The presently disclosed systems and methods can include software modules running on a computer, one or more processors, or a network of interconnected processors and/or computers each having respective communication interfaces to receive and transmit data. Alternatively, the software modules can be stored on any suitable computer-readable medium, such as a hard disk, a USB flash drive, DVD-ROM, optical disk or otherwise. The processors and/or computers can communicate through TCP/IP, UDP, or any other suitable protocol. Conveniently, each module is software-implemented and stored in random-access memory of a suitable computer, e.g., a work-station computer. The software can be in the form of executable object code, obtained, e.g., by compiling from source code. Source code interpretation is not precluded. Source code can be in the form of sequence-controlled instructions as in Fortran, Pascal or “C”, for example.

Various modifications and alterations to the described embodiments will be apparent to those skilled in the art in view of the teachings herein. For example, hardware, such as firmware or VLSICs (very large scale integrated circuit), can communicate via a suitable connection, such as one or more buses, with one or more memory devices.

Additional details regarding the machine learning techniques that can be used in accordance with the presently disclosed systems and methods can be found in U.S. Pat. No. 7,395,252, which is hereby incorporated by reference.

The presently disclosed subject matter is not to be limited in scope by the specific embodiments described herein. Indeed, various modifications of the disclosed subject matter in addition to those described herein will become apparent to those skilled in the art from the foregoing description and the accompanying figures. Such modifications are intended to fall within the scope of the appended claims.

It is further to be understood that all values are approximate, and are provided for description.

Patents, patent applications, publications, product descriptions, and protocols are cited throughout this application, the disclosure of each of which is incorporated herein by reference in its entirety for all purposes.

Claims (20)

The invention claimed is:
1. A system for evaluating the accuracy of a predicted effectiveness of an improvement to an infrastructure based on data collected from the infrastructure during a first time period before a change to an infrastructure has been implemented and a second time period after the change to the infrastructure has been implemented, the collected data including information representative of at least one pre-defined metric of the infrastructure, comprising:
(a) a data collector for collecting the data from the infrastructure during the first time period and the second time period, wherein the data meets at least one predetermined threshold requirement;
(b) a compiler, adapted to receive and compile, via one or more processors, the collected data to generate compiled data representative of the first time period and compiled data representative of the second time period;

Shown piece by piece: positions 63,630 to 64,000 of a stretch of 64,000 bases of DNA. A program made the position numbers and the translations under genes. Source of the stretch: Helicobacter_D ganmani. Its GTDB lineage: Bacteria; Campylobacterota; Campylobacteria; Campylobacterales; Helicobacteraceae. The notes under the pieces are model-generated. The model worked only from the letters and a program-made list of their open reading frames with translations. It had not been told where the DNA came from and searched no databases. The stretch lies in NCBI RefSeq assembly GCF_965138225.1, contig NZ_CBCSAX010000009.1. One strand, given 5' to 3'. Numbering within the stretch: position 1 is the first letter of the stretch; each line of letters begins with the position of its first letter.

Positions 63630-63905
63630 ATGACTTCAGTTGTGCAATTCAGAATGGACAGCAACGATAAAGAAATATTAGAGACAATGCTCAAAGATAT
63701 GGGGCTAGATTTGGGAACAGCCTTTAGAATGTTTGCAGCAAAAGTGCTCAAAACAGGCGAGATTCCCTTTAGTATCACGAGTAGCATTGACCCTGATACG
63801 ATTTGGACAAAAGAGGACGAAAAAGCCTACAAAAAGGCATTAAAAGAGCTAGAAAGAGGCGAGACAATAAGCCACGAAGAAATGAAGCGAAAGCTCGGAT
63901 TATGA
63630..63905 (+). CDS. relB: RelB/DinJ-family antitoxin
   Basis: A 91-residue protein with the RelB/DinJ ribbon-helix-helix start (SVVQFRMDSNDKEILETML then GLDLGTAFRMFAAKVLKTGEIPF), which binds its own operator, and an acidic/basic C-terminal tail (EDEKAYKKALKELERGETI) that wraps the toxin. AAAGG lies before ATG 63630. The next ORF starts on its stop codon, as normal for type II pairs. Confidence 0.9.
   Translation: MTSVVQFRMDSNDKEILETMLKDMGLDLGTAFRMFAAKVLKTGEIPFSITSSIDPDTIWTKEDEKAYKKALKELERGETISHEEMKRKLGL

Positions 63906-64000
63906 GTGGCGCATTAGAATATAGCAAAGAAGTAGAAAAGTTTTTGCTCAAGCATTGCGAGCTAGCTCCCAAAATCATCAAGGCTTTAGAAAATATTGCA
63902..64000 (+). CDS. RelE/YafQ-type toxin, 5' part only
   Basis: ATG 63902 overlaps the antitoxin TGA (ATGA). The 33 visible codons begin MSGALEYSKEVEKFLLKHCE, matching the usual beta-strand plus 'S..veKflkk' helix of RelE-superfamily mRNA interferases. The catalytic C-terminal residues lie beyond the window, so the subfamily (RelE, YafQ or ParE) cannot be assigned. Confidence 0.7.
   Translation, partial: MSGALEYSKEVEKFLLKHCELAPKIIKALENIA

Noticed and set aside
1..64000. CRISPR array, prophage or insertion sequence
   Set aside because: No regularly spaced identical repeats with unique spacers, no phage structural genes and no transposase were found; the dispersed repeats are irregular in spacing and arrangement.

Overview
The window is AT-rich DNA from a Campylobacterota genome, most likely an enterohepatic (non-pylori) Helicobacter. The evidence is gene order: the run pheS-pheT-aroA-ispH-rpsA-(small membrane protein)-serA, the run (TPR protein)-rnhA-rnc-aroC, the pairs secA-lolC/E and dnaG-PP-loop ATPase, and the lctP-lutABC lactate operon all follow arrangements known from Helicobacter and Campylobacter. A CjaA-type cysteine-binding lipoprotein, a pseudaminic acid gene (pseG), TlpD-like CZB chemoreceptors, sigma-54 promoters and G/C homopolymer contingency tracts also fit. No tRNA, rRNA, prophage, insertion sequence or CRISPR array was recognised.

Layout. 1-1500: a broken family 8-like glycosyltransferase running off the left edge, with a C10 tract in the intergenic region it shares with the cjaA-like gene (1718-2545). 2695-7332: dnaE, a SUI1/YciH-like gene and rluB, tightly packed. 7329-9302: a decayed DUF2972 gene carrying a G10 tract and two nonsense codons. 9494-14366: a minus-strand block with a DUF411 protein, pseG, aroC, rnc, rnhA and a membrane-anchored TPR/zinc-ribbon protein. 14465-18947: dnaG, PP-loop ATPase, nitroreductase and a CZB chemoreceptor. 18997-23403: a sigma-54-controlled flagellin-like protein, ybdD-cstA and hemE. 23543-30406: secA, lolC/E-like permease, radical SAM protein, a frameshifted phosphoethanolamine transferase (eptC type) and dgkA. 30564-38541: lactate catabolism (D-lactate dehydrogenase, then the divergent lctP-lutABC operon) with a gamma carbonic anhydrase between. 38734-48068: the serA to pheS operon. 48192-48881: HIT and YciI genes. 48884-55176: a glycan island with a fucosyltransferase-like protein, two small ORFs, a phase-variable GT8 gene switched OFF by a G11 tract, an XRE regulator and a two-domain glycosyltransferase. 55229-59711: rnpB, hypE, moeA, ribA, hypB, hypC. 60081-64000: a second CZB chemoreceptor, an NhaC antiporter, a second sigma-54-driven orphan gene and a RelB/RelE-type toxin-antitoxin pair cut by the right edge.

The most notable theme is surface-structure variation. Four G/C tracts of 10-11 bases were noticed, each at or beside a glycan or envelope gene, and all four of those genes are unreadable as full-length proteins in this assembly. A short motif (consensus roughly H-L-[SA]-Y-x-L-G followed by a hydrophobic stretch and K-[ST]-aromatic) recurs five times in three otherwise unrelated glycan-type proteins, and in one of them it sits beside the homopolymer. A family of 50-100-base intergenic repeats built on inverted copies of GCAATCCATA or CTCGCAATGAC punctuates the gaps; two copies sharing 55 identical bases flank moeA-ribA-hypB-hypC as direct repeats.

(c) an input data evaluator, adapted to evaluate, via one or more processors, the compiled data and provide the compiled data to a machine learning system if the compiled data meets the at least one predetermine threshold requirement;
(d) a machine learning system, coupled to the compiler and adapted to receive the complied data representative of the first time period therefrom and generate, via the one or more processors, corresponding machine learning data;
(e) a machine learning results evaluator, coupled to the machine learning system, to empirically analyze, via the one or more processors, the generated machine learning data;
(f) an implementer to implement the change to the infrastructure, wherein the change to the infrastructure is based at least in part on the machine learning data, and;
(g) a system performance improvement evaluator, coupled to the compiler and adapted for receiving the compiled data representative of the first time period and the compiled data representative of the second time period therefrom, and coupled to the machine learning system and adapted for receiving the generated machine learning data therefrom, for:
(i) comparing the compiled data representative of the first time period to the compiled data representative of the second time period to determine a difference, if any, and
(ii) comparing the difference, if any, determined in (i) to a prediction based on the generated machine learning data.
2. The system of claim 1, further comprising a unified user interface in communication with at least one of the machine learning results evaluator and the system performance evaluator.
3. The system of claim 2, further comprising an input data evaluator, in communication with the data compiler, to determine if the compiled collected data meets at least one predetermined threshold requirement representative of data quality.
4. The system of claim 3, wherein the input data evaluator is in communication with the unified user interface.
5. The system of claim 3, wherein the machine learning system receives only data that meets the at least one predetermined threshold requirement representative of data quality.
6. The system of claim 1, wherein the infrastructure is an electrical grid.
7. The system of claim 4, wherein the input data evaluator sends to the unified user interface a sparkline graph.
8. The system of claim 2, wherein the machine learning results evaluator sends to the unified user interface at least one of a ROC Curve, or an Area under a ROC curve.
9. The system of claim 6, wherein the machine learning data results evaluator outputs a list of electrical feeders ranked according to their susceptibility to failure.